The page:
CCR2 modulates inflammatory and metabolic effect of high-fat feeding

Department of Medicine, Naomi Berrie Diabetes Center, Columbia University College of Physicians and Surgeons, New York, New York 10032, USA.
Journal of Clinical Investigation (Impact Factor: 13.77). 02/2006; 116(1):115-24. DOI: 10.1172/JCI24335
Source: PubMed

ABSTRACT The C-C motif chemokine receptor-2 (CCR2) regulates monocyte and macrophage recruitment and is necessary for macrophage-dependent inflammatory responses and the development of atherosclerosis. Although adipose tissue expression and circulating concentrations of CCL2 (also known as MCP1), a high-affinity ligand for CCR2, are elevated in obesity, the role of CCR2 in metabolic disorders, including insulin resistance, hepatic steatosis, and inflammation associated with obesity, has not been studied. To determine what role CCR2 plays in the development of metabolic phenotypes, we studied the effects of Ccr2 genotype on the development of obesity and its associated phenotypes. Genetic deficiency in Ccr2 reduced food intake and attenuated the development of obesity in mice fed a high-fat diet. In obese mice matched for adiposity, Ccr2 deficiency reduced macrophage content and the inflammatory profile of adipose tissue, increased adiponectin expression, ameliorated hepatic steatosis, and improved systemic glucose homeostasis and insulin sensitivity. In mice with established obesity, short-term treatment with a pharmacological antagonist of CCR2 lowered macrophage content of adipose tissue and improved insulin sensitivity without significantly altering body mass or improving hepatic steatosis. These data suggest that CCR2 influences the development of obesity and associated adipose tissue inflammation and systemic insulin resistance and plays a role in the maintenance of adipose tissue macrophages and insulin resistance once obesity and its metabolic consequences are established.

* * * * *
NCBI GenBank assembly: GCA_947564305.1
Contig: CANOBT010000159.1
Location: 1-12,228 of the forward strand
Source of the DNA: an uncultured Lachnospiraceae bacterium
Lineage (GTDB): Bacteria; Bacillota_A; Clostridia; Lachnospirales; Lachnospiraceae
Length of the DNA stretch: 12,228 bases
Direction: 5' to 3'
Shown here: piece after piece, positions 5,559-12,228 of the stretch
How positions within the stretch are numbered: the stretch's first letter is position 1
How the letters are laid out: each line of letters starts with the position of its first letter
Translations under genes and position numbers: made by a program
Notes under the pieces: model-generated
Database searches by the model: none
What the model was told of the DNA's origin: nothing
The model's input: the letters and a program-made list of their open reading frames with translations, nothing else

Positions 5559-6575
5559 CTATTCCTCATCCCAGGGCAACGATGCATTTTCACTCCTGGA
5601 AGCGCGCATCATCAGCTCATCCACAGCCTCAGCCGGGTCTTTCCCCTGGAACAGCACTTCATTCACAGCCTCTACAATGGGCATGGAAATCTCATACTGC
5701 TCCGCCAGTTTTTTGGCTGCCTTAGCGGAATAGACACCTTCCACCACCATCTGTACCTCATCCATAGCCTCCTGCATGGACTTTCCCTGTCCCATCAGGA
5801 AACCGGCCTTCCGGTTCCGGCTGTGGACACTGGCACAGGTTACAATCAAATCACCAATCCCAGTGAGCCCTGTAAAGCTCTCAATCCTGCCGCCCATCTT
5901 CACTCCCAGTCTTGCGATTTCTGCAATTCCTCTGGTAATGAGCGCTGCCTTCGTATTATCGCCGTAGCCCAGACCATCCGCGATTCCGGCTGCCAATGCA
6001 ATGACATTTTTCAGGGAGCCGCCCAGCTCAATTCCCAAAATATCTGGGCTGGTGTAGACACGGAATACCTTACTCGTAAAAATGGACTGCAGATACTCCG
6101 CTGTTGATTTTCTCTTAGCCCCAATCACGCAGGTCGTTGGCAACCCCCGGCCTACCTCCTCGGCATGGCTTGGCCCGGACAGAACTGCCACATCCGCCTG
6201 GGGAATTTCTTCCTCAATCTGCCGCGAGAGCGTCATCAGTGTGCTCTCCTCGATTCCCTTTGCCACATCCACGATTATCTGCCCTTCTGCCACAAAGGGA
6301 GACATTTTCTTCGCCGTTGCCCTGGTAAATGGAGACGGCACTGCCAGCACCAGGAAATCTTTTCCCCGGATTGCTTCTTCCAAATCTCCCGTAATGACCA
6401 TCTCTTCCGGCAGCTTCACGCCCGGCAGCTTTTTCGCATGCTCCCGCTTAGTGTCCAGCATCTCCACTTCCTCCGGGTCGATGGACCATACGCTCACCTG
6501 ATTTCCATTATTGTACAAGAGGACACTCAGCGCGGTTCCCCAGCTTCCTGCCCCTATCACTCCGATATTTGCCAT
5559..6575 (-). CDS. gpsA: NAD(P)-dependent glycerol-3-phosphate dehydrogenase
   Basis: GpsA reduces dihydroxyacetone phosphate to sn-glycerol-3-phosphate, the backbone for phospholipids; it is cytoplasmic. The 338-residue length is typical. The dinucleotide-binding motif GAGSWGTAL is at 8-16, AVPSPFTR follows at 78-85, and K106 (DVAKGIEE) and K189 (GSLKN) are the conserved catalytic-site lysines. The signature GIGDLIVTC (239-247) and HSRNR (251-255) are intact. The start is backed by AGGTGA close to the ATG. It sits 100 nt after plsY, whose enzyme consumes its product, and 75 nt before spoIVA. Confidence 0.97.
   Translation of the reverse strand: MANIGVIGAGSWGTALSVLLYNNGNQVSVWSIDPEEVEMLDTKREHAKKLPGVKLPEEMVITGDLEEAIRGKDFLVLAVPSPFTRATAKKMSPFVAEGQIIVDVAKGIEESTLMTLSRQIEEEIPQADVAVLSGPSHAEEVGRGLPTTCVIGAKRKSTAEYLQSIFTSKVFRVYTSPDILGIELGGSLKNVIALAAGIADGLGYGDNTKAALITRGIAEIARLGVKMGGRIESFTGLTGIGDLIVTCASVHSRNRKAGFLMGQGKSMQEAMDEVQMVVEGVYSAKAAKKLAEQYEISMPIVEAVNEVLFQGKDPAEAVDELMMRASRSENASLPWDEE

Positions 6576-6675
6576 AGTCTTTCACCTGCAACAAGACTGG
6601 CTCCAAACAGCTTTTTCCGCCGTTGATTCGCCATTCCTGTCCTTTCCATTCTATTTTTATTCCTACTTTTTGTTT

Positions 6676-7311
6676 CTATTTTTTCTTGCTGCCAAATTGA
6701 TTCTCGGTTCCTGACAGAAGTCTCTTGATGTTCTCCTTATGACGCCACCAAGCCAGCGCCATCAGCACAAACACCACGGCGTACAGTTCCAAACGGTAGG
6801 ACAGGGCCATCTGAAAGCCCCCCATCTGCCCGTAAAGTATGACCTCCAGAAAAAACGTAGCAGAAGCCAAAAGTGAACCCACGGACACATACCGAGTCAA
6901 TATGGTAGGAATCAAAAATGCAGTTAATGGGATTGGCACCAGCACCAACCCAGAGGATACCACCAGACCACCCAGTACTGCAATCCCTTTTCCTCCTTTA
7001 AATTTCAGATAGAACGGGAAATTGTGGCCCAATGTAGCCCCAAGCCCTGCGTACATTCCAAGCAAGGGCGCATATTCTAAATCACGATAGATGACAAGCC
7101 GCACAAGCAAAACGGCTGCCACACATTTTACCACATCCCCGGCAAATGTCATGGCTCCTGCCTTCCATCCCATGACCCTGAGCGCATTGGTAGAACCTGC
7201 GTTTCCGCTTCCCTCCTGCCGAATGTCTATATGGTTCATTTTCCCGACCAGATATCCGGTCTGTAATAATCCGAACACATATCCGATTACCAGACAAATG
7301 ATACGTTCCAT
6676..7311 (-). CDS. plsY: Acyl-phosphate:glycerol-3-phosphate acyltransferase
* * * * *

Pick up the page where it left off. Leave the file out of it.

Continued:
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    • "Obesity can be categorized as a pro-inflammatory phenotype, with adipose tissue sitting at the crossroad of metabolism and immunity. Approximately 40% of the cell population in engorged adipose tissue consists of macrophages, which are activated by the abundance of necrotic adipocytes (Meijer et al., 2011; Shapiro et al., 2011; Weisberg et al., 2006). In parallel, adipocytes can release proinflammatory cytokines (Meijer et al., 2011) At the signaling level, both obesogenic and immunogenic tissues share common pathways and co-expressed molecules (Chase and Sharma, 2013), which may serve to coordinate their messages. "
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    • "M1 macrophages aggregate around necrotic adipocytes in inflamed tissue, forming 'crown-like structures', and produce substantial amounts of pro-inflammatory cytokines such as IL6 and TNFa (Lumeng et al. 2007, Wentworth et al. 2010), contributing directly to local and systemic inflammation and insulin resistance. Blockade of inflammatory monocyte and macrophage trafficking into adipose protects mice from obesity-induced inflammation and loss of insulin sensitivity (Arkan et al. 2005, Weisberg et al. 2006) and, similarly, selective depletion of M1 macrophages in obese animal models reduces WAT inflammation without affecting diet-induced obesity (Patsouris et al. 2008). Of course, separation of macrophages into these defined M1/M2 phenotypes has its limitations; in vivo, they exhibit plasticity across the entire spectrum of activation states encompassed by the M1 and M2 nomenclature. "
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    • "In animal studies, prevention of macrophage recruitment in the adipose tissue has a positive impact on whole body insulin resistance [9] [31] [32]. Skewing liver macrophage activation towards an alternative M2 phenotype through PPARd activation may be similarly effective [95]. "
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